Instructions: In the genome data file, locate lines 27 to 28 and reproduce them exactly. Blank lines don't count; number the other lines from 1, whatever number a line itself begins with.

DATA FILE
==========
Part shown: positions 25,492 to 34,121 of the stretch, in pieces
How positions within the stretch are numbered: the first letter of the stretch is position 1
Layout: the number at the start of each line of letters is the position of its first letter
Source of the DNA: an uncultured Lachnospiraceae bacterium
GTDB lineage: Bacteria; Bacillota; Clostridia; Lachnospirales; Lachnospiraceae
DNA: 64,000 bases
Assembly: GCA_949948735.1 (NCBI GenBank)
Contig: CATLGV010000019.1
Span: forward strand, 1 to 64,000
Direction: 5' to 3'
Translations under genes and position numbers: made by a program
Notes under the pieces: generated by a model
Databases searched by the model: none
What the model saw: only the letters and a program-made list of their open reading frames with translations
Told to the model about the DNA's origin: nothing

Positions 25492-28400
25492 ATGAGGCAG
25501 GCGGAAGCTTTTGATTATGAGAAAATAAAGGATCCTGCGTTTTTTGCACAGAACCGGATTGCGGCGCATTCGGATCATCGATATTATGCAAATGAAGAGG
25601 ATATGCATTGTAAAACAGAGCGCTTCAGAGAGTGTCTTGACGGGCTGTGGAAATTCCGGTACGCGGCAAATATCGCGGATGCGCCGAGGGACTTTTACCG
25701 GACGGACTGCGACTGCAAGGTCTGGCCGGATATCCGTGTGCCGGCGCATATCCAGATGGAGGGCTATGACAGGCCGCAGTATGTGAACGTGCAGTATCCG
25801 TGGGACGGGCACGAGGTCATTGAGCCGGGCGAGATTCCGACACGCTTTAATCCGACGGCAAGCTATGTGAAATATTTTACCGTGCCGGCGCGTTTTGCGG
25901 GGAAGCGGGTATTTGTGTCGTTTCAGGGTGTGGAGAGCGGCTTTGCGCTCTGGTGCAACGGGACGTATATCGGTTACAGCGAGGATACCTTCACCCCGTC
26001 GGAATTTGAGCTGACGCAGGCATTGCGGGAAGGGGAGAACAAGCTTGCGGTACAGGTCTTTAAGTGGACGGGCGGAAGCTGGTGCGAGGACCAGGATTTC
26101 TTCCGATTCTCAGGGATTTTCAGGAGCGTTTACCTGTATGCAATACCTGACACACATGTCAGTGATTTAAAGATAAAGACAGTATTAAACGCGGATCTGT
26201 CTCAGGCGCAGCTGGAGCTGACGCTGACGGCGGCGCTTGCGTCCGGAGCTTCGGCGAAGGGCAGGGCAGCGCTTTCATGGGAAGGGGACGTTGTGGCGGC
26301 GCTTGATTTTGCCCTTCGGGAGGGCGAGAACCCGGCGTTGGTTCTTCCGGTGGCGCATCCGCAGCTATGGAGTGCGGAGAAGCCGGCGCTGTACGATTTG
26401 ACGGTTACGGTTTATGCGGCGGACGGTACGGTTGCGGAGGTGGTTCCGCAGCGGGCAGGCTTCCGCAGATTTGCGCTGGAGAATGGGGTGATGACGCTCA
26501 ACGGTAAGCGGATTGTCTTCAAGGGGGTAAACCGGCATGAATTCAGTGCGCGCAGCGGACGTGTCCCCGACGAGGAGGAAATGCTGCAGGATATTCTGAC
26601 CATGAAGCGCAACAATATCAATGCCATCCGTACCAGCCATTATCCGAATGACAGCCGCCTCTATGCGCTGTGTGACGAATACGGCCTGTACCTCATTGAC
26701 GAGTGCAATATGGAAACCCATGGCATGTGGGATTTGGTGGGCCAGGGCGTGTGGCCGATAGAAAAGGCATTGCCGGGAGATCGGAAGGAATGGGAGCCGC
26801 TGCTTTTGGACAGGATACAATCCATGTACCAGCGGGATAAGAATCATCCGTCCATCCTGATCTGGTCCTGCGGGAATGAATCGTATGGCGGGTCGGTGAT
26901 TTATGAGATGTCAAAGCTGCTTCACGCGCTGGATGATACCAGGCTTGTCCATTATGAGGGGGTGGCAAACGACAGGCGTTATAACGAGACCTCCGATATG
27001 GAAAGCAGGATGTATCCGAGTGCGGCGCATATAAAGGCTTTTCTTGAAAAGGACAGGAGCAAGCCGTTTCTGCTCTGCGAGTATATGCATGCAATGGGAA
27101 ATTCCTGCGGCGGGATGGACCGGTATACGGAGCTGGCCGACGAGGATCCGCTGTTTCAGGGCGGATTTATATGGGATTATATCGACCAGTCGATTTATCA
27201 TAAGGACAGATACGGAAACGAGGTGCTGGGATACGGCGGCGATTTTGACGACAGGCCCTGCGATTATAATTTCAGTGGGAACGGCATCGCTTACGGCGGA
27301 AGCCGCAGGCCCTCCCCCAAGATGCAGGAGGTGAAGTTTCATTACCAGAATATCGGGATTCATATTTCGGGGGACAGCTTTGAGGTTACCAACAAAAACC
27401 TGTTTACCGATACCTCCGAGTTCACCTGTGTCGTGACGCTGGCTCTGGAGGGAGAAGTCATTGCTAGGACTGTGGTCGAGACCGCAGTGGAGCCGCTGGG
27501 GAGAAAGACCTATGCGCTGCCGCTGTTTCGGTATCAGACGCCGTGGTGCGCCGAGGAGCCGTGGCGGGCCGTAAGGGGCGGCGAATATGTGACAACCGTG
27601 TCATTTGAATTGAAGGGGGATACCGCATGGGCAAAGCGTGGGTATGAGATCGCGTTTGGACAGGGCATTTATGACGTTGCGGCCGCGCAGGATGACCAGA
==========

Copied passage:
26401 ACGGTTACGGTTTATGCGGCGGACGGTACGGTTGCGGAGGTGGTTCCGCAGCGGGCAGGCTTCCGCAGATTTGCGCTGGAGAATGGGGTGATGACGCTCA
26501 ACGGTAAGCGGATTGTCTTCAAGGGGGTAAACCGGCATGAATTCAGTGCGCGCAGCGGACGTGTCCCCGACGAGGAGGAAATGCTGCAGGATATTCTGAC